Trampoline Bridge in France

An inflatable trampoline bridge that spans the Seine River just near the Eiffel Tower is the top trending destination-related pin on Pinterest.
The only trouble with that is the fact that the destination doesn't actually exist.
The bridge, and the images of it pinned and shared all over the internet, were part of a concept design submitted by architecture firm AZC, for a 2012 contest sponsored by ArchTriumph.
French design firm Atelier Zundel Cristea, who designed the trampoline bridge, took full advantage of the contest to show off his novel idea: Floating bouncy platforms twisted into arches that are attached with a cord to form the trampoline bridge. Stairs at either end of the banks of the Seine River allow access to the bridge, with a slide option for travelers in a rush.


Trampoline Bridge in France


"It appears to us that Paris has the bridges and passages necessary for the flow of vehicular and pedestrian traffic across its waterways. Our intention is to invite its visitors and inhabitants to engage on a newer and more playful path across this same water," Zündel Cristea told Lost At E Minor.
His design placed third in the contest. The winning bridge, named "Water At-traction," is made of steel cables that wobble when people cross it, mimicking the movement of the water beneath it, according to CNN.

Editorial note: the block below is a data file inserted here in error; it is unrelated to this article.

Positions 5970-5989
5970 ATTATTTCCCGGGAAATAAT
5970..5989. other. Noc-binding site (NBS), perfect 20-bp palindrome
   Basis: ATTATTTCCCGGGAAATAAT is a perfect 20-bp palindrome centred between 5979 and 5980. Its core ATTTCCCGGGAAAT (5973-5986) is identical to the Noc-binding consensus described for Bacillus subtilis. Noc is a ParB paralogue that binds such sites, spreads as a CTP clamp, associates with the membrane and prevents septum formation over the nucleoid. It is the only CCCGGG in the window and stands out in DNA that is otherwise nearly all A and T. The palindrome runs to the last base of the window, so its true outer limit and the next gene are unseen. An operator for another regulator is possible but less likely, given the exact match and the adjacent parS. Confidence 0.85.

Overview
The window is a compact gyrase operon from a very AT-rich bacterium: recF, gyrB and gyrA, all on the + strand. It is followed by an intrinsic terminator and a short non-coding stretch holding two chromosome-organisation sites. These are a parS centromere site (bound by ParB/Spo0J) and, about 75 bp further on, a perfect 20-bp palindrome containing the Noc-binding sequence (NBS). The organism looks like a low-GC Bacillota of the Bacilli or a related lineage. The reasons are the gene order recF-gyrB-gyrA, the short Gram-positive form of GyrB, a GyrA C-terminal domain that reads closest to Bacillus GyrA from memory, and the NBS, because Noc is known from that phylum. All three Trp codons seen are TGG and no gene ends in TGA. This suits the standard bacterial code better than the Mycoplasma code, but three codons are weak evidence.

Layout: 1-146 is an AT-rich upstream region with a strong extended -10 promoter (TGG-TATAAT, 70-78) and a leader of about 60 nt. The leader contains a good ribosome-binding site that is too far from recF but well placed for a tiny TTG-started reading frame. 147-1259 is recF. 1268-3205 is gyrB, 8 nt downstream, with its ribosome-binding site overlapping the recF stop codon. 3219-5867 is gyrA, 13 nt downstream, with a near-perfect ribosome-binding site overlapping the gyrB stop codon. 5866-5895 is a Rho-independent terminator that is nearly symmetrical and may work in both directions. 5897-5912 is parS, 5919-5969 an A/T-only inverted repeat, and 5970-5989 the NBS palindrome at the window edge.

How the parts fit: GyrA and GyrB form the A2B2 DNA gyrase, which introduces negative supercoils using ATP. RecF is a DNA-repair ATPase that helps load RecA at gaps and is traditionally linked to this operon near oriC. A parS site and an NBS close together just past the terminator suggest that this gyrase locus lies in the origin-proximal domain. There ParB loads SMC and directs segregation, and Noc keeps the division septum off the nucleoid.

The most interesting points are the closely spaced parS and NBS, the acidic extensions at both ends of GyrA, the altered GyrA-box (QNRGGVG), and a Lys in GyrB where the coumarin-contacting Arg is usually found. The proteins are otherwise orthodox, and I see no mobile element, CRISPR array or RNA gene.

Although Cristea's bridge was never built, Pinterest users and travelers alike should not give up just yet.

Trampoline Bridge in France



"We are in touch with different possible clients interested in this concept. Meanwhile, a prototype through which the project was tested has been produced in Spain last November," Cristea told Lost At E Minor.
Since the release of the design, people have been speculating about the safefy issues that are an inherent part of a trampoline installation on such a large scale.

"This is a terrible, terrible idea ... it'll never happen, because people would sue the berets off of anyone who put it up for the injuries that would ensue. But, wow, I want this to be real," says Evan Ackerman, of dvice.com.



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